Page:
• keeping track of OneAgent update progress via API queries
  • turning monitoring on and off based on server status in a CMDB
  • automatic enablement and disablement of monitoring for specific hosts
  • setting passive servers into infrastructure-only monitoring mode and the active datacenter servers into full-stack mode during failover

More use cases to come

Our investment into REST API for OneAgent management is part of a larger set of planned improvements. In the future, you’ll also be able to:

  • automate software management using your CMDB and scripting solution of choice
  • increase control over deployment and configuration of Dynatrace modules via REST APIs and CLI (command-line interface)
  • easily identify Dynatrace modules that are in a particular operation or configuration state
  • get answers to questions about your OneAgents and easily turn those answers into actions

How to access the OneAgent on a host REST API

All the new and updated REST API methods are available in the REST API Explorer, which you can easily access from Dynatrace. The API Explorer allows you to interactively explore and use the Dynatrace REST API right from your web browser.

From the User menu at the top right, select Environment API. Scroll down and expand the OneAgent on a host endpoint.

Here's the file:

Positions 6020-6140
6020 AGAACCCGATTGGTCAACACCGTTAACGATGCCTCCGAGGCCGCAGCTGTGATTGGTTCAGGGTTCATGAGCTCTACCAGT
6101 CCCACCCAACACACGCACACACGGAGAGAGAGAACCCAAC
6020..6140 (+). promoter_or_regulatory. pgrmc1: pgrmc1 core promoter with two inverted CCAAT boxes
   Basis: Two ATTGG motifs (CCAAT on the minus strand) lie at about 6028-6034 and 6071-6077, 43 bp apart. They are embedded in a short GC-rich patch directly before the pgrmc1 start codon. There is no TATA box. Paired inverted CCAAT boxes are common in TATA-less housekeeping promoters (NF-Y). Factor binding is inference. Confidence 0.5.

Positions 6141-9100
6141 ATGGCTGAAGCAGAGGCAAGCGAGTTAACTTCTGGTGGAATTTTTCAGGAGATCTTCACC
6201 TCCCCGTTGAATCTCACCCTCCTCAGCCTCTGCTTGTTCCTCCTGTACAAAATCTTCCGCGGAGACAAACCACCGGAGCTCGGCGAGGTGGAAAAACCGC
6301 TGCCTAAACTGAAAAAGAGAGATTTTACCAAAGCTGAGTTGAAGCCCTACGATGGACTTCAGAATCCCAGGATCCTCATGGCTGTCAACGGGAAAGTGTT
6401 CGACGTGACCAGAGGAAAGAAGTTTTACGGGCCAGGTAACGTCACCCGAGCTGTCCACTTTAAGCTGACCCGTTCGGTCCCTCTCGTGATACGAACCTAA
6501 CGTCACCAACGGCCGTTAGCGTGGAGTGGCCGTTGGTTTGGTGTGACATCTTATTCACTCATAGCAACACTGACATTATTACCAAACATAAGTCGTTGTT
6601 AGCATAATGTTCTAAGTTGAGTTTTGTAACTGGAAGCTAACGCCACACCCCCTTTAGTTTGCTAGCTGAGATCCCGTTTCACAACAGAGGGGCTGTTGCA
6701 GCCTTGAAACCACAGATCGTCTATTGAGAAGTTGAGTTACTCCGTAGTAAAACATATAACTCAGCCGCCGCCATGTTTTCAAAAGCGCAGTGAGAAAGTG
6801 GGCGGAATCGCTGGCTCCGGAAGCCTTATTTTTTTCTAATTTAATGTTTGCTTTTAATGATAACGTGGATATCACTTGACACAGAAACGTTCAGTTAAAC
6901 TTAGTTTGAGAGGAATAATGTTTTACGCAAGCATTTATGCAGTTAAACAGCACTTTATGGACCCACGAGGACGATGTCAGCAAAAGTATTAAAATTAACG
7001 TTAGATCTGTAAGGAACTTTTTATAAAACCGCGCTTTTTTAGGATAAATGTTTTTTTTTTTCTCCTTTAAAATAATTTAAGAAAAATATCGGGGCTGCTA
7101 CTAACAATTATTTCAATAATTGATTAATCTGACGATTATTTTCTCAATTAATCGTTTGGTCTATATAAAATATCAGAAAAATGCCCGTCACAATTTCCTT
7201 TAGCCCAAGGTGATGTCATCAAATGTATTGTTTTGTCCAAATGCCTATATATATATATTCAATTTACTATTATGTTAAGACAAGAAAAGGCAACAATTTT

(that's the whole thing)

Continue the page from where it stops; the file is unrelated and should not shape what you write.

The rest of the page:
Additional methods are also available in the Configuration API—select the User menu > Configuration API to open the API Explorer. Expand the OneAgent on a host endpoints to view and try out the available methods.

Alternatively, you can read about all the REST API methods by accessing our online help:

Simplify OneAgent life-cycle management with the new REST API

Enhancements added in the first Preview (February, 2020)

Read and update OneAgent status and configuration

With the OneAgent on a host Environment API endpoint, you can read various aspects of OneAgents status and configuration.

  • Check OneAgent availability status (check the availabilityState field).
  • Check OneAgent monitoring mode (full-stack or infrastructure-only).
  • Check the auto-update setting of your OneAgent instances.
  • Check the versions of your OneAgent instances.
  • Check whether the specific OneAgent version was labeled as “faulty.” In such cases, you can also take corrective actions (upgrade to a fixed version preferably, or disable if needed).
  • Check which monitoring modules are running. You can list the existing deep-code monitoring modules this way, but the same functionality also pertains to other OneAgent modules.
  • Check the version of the monitoring module being used.
  • Check the versions of the monitoring modules labeled as faulty.
  • Check all the names and versions of the OneAgent extensions (plugins).
  • Check the operational state of OneAgents extensions (plugins).
  • Check all the possible OneAgent versions that are deployable to a particular OneAgent.

Search for OneAgents by their operational and configuration status

The following query parameters of the request allow you to search for OneAgent instances by various aspects of status and configuration.

  • Search by monitoring status (OneAgent enabled or disabled—availabilityState).